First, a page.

Next CU Competitor: Amazon Bank?

on 11:05 AM

Will the Amazon Bank be a real competitor for CUs in the near future?  Some pundits quoted in a Finanical Brand article think so, and share their reasons for thinking so. 

Besides being the online retailer used by the masses, Amazon has moved into cloud-based storage and computing services, launched music and video streaming services, experimented with old-fashioned brick-and-mortar retailing, bought upscale grocer Whole Foods, and reportedly is looking at pharmaceuticals and home furnishings.  So, can banking services
be far off?

A survey of 133,000 consumers says they trust Amazon and PayPal with their money nearly as much as their banking provider. Fifty-five percent say they're are open to buying financial products from established tech firms. More importantly, 73% of millennials say they'd be more excited about a new financial service Amazon, Google, Paypal or Square than from their financial institution.

If a tech giant like Amazon moved into banking, it would enjoy major advantages over traditional banks and credit unions: better data, a superior user experience, a digitally-native platform, and tremendous customer loyalty. That’s why almost half of all financial institutions consider tech companies like Amazon, Google, Facebook and Apple to be a “significant threat,” according to studies.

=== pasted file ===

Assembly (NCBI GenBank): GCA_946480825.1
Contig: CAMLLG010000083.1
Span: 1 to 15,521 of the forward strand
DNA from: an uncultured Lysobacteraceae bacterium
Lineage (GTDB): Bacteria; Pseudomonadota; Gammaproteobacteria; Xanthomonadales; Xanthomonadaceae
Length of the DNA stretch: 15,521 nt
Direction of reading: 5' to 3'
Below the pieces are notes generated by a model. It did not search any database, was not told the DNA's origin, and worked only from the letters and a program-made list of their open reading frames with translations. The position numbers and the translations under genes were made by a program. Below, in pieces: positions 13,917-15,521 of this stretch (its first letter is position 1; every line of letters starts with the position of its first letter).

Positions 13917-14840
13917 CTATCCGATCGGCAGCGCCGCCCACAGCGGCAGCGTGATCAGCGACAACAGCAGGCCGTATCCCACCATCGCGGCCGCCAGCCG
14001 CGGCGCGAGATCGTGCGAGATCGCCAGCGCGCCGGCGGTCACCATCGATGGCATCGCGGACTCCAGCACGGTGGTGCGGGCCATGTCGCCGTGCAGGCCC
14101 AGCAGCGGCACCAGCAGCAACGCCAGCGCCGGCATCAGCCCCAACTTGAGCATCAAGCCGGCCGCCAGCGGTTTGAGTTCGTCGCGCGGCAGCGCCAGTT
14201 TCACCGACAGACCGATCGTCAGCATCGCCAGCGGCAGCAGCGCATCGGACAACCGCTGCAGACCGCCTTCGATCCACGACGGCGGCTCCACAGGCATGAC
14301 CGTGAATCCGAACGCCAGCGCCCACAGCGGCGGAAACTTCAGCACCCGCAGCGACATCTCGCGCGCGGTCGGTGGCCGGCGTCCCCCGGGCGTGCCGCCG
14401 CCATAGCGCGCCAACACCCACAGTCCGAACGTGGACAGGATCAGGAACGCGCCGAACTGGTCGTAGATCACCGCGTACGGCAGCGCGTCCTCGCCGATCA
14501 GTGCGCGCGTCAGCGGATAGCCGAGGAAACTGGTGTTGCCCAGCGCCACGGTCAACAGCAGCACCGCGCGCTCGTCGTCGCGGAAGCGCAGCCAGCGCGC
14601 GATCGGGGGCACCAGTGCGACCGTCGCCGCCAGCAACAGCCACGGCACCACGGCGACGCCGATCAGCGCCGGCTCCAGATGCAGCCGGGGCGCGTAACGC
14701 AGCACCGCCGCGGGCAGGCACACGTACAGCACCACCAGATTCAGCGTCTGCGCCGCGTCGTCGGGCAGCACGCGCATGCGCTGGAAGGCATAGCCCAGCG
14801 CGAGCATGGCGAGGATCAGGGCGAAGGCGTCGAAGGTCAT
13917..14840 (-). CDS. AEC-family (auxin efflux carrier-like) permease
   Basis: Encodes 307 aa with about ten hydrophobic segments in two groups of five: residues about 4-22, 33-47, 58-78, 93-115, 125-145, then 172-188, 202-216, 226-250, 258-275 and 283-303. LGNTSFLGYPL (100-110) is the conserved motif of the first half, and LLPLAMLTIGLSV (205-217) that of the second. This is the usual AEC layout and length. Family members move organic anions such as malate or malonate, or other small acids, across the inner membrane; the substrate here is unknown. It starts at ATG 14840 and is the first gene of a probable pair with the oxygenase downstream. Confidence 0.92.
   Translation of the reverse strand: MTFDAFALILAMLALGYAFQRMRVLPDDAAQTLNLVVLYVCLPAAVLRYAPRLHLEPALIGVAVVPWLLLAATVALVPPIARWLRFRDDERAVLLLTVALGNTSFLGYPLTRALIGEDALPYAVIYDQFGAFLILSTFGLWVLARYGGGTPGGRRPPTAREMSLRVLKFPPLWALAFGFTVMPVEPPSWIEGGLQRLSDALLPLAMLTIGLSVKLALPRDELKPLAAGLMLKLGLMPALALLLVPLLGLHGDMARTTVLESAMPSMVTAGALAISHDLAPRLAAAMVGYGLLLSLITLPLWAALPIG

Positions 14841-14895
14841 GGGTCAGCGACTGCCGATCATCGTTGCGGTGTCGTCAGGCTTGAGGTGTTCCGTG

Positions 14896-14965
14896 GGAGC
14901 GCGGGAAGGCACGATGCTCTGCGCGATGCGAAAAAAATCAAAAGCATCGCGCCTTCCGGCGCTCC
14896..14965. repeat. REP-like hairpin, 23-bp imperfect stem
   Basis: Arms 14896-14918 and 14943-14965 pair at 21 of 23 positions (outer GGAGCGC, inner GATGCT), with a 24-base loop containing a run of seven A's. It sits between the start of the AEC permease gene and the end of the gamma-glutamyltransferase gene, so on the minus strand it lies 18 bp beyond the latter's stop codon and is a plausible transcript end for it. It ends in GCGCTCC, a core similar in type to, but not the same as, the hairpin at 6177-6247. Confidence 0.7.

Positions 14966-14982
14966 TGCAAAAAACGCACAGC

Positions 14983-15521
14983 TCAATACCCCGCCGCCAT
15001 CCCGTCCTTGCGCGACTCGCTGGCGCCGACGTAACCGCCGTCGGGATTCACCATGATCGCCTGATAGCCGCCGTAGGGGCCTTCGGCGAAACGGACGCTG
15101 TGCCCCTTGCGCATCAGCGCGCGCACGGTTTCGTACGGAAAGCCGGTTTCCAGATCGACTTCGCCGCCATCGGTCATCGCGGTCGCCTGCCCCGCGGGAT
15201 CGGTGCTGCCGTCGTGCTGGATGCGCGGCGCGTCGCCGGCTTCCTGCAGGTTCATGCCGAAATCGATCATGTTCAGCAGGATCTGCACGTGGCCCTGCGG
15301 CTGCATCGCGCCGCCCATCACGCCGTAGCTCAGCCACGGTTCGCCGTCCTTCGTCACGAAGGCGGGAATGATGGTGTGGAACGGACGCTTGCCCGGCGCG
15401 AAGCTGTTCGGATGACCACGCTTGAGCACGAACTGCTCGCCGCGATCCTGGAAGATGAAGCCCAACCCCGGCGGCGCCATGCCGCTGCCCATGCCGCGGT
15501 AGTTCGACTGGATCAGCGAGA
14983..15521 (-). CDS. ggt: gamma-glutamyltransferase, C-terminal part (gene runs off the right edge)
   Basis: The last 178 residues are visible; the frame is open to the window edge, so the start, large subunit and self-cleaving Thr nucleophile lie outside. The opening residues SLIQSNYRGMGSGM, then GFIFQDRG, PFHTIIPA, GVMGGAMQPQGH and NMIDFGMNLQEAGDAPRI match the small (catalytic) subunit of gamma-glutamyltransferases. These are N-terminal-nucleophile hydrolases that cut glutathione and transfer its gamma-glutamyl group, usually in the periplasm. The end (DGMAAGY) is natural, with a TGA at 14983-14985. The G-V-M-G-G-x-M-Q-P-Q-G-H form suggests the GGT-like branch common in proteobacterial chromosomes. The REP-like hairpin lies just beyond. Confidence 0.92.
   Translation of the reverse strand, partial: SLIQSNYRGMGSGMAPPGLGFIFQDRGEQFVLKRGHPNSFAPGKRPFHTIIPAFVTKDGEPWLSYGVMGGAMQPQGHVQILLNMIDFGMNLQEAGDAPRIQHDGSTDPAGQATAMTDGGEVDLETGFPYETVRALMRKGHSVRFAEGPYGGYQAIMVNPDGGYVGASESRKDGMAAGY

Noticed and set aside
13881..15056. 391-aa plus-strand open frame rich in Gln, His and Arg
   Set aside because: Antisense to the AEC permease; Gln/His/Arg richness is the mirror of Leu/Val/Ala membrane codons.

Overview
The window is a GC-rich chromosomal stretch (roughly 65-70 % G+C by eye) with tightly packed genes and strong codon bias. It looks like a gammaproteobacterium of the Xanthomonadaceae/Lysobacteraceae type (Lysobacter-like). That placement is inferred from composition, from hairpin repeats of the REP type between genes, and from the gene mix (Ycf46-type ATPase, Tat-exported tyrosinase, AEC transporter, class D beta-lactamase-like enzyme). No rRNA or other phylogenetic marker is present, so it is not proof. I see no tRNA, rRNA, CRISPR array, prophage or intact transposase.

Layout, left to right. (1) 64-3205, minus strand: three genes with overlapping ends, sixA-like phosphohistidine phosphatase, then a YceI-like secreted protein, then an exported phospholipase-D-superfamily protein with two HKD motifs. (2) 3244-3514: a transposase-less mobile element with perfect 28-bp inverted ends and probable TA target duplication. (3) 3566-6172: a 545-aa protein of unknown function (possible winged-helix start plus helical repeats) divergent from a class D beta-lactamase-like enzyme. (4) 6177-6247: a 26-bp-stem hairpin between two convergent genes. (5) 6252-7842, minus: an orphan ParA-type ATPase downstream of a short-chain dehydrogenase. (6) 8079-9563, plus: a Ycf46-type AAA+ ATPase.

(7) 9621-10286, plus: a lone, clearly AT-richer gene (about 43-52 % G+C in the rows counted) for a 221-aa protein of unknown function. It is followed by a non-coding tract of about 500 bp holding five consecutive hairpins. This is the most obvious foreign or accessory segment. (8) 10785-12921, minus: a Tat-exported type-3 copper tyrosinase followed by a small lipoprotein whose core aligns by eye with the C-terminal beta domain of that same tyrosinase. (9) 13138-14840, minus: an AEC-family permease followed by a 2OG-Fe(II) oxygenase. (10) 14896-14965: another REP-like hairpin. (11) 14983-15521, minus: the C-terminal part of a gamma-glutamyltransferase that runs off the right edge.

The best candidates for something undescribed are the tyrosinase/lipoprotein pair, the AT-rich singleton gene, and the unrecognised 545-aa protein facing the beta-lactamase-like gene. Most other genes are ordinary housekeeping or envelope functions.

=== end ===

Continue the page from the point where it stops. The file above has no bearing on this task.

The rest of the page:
Amazon already offers . . .

  • credit cards
  • a quasi-debit card (Amazon Cash) that allows deposits up to $500 into Amazon accounts from 10,000 retail locations like 7-11 and CVS
  • short-term business loans from $1,000 to $750,000 to sellers on Amazon. Business loans are approved within 24 hours, and usually used for inventory financing and business expansion. Amazon can intercept the merchant’s sales revenues if the company falls behind on loan payments, allowing Amazon to make riskier loans. As of 2017, Amazon lending surpassed $3 billion in loans to small businesses since launched in 2011.

Of concern to banks and credit unions, the current head of the Office of the Comptroller of the Currency (OCC) argues that laws separating commerce and banking are outmoded and that the centuries-old separation should come to an end. He argues that if a commercial company can deliver banking services better than existing banks, consumers end up being hurt by making it hard for commercial business to do so.

Read the article in entirety. 

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